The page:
Use of Social Media in HIV and Aids Communication among Undergraduate Students in South-West Nigeria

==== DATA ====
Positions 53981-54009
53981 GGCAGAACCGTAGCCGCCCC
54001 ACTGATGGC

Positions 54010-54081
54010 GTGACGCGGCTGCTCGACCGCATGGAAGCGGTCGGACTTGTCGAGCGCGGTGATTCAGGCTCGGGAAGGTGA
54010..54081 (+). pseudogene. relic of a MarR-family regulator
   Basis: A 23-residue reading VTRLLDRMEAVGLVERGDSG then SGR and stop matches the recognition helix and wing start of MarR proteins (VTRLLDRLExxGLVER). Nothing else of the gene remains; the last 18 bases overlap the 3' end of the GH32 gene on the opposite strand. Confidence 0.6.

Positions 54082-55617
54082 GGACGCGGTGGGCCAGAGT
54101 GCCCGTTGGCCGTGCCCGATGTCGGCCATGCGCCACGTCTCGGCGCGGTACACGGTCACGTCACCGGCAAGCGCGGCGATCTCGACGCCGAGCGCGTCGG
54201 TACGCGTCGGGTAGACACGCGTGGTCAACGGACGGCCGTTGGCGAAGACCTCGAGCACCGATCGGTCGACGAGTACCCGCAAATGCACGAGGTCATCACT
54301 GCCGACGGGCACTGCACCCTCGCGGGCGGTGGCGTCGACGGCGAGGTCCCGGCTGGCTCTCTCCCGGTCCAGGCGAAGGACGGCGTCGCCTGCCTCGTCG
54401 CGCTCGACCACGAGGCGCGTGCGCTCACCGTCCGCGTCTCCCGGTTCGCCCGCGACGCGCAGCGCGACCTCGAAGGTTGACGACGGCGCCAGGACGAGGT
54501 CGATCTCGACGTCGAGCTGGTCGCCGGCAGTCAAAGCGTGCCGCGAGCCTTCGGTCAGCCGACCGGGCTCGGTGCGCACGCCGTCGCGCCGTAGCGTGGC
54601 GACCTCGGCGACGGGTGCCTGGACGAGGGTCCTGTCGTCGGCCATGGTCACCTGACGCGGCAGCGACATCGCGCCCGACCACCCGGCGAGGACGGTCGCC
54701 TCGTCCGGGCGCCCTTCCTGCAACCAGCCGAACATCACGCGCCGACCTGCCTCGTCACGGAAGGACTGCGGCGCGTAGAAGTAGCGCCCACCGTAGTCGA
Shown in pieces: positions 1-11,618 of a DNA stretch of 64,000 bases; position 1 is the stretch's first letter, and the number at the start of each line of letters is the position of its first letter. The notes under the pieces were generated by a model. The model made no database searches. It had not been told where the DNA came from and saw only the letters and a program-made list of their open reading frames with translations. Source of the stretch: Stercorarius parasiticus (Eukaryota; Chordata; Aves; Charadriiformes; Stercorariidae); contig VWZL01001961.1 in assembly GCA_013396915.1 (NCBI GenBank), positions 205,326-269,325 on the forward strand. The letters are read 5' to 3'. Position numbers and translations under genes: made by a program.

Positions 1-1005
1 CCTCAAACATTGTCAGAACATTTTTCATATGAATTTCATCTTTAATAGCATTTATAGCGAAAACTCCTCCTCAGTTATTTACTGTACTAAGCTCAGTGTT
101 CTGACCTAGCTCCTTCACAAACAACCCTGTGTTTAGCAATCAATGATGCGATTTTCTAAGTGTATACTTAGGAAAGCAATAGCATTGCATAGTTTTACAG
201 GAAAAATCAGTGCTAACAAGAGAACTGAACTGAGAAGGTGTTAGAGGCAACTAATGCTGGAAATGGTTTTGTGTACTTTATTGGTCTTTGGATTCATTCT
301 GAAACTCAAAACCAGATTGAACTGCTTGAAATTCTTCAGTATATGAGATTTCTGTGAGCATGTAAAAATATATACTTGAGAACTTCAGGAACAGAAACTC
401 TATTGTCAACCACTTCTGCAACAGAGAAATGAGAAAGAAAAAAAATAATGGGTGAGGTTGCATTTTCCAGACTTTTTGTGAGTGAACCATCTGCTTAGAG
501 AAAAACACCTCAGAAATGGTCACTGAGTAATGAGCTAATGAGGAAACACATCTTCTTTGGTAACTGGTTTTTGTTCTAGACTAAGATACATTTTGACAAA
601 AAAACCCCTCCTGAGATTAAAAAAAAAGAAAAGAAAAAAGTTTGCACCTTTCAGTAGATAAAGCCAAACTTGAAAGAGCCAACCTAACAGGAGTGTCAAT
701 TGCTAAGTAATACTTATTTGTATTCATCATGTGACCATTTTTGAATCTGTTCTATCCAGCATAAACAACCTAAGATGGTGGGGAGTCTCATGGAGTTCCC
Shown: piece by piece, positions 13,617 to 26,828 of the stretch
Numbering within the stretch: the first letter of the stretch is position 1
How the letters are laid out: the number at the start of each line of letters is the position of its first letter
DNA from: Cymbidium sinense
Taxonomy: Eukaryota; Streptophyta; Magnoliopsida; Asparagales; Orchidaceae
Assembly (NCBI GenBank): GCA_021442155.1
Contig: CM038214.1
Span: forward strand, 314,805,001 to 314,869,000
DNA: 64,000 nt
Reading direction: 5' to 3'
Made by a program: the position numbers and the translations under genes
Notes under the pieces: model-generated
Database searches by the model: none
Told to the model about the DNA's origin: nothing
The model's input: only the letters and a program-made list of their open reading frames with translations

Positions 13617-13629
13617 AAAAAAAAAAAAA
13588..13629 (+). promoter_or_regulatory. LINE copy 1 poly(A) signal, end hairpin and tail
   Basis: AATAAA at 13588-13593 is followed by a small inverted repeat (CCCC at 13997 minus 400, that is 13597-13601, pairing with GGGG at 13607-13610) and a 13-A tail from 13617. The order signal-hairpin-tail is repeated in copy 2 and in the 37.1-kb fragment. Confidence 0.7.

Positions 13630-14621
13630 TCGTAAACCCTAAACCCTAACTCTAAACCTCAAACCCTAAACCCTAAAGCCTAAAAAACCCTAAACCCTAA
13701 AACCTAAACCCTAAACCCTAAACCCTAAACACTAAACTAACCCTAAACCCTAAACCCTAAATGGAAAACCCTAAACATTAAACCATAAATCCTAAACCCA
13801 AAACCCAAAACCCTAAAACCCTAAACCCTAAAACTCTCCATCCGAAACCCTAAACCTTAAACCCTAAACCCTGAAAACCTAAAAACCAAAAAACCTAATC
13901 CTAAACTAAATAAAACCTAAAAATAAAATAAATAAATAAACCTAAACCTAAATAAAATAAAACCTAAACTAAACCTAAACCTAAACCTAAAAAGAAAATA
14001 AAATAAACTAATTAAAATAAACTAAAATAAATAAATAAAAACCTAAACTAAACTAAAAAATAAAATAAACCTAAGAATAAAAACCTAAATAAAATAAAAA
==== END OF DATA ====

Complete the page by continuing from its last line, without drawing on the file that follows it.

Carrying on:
This study examined the use of social media for HIV and AIDS communication among federal university undergraduates in southwest Nigeria. More specifically, the study sought to find out the social media platforms mostly used by undergraduates; examined the factors that contribute to the use of social media for HIV and AIDS communication; explored the extent to which information on HIV and AIDS is shared through social media and investigate the perceived usefulness of social media for HIV and AIDS communication. The study used Technology Acceptance Model and Social Exchange Theory. The study used mixed method approach and adopted the normative ontological assumption: enabling the study to use quantitative and qualitative reports from different perspectives to make conclusive findings. The sample size was 384 questionnaires; with six key informant interviews and three Focus Group Discussions (FGDs comprising ten participants in each university). Quantitative data were analysed using descriptive and inferential statistics. Qualitative data were analysed thematically. The results show that Facebook, Instagram and WhatsApp were the most favourite social media platforms used because students found them informative and easy to use. Blogs, twitter and WhatsApp were commonly used for HIV and AIDs communication across the three universities studied. Factors that negatively affected use of social media include unstable power supply, poor network connectivity due to lack of internet, unstable bandwidth and excessive cost of internet data bundles. The results also show that HIV and AIDS information was mainly on prevention methods, anti-stigma advocacy and general HIV and AIDS knowledge. However, the results revealed low dissemination of HIV and AIDS information on social media. The open discussion forums were largely initiated by government agencies, peer educators, universities and NGOs but those forums were largely neglected by the students due to lack of interest. The results revealed that the social media platforms are useful and can enable HIV and AIDS information reach a large audience and have positive effect on HIV and AIDS reduction. However, only a few of the students that had sexual intercourse within 3 months prior to this study indicated they used a condom while majority had unprotected sex despite their knowledge on HIV and AIDS through social media. Few students were motivated to connect with others for HIV and AIDS message sharing. Rather, they were encouraged to always check their HIV status. For effective HIV and AIDS communication, the government and NGOs need to focus on the social media platforms mostly used by undergraduate students such as Facebook, twitter and WhatsApp, ensure necessary infrastructure to facilitate social media usage is in place and collaborate to make sure that information shared on social media regarding HIV and AIDS is useful.
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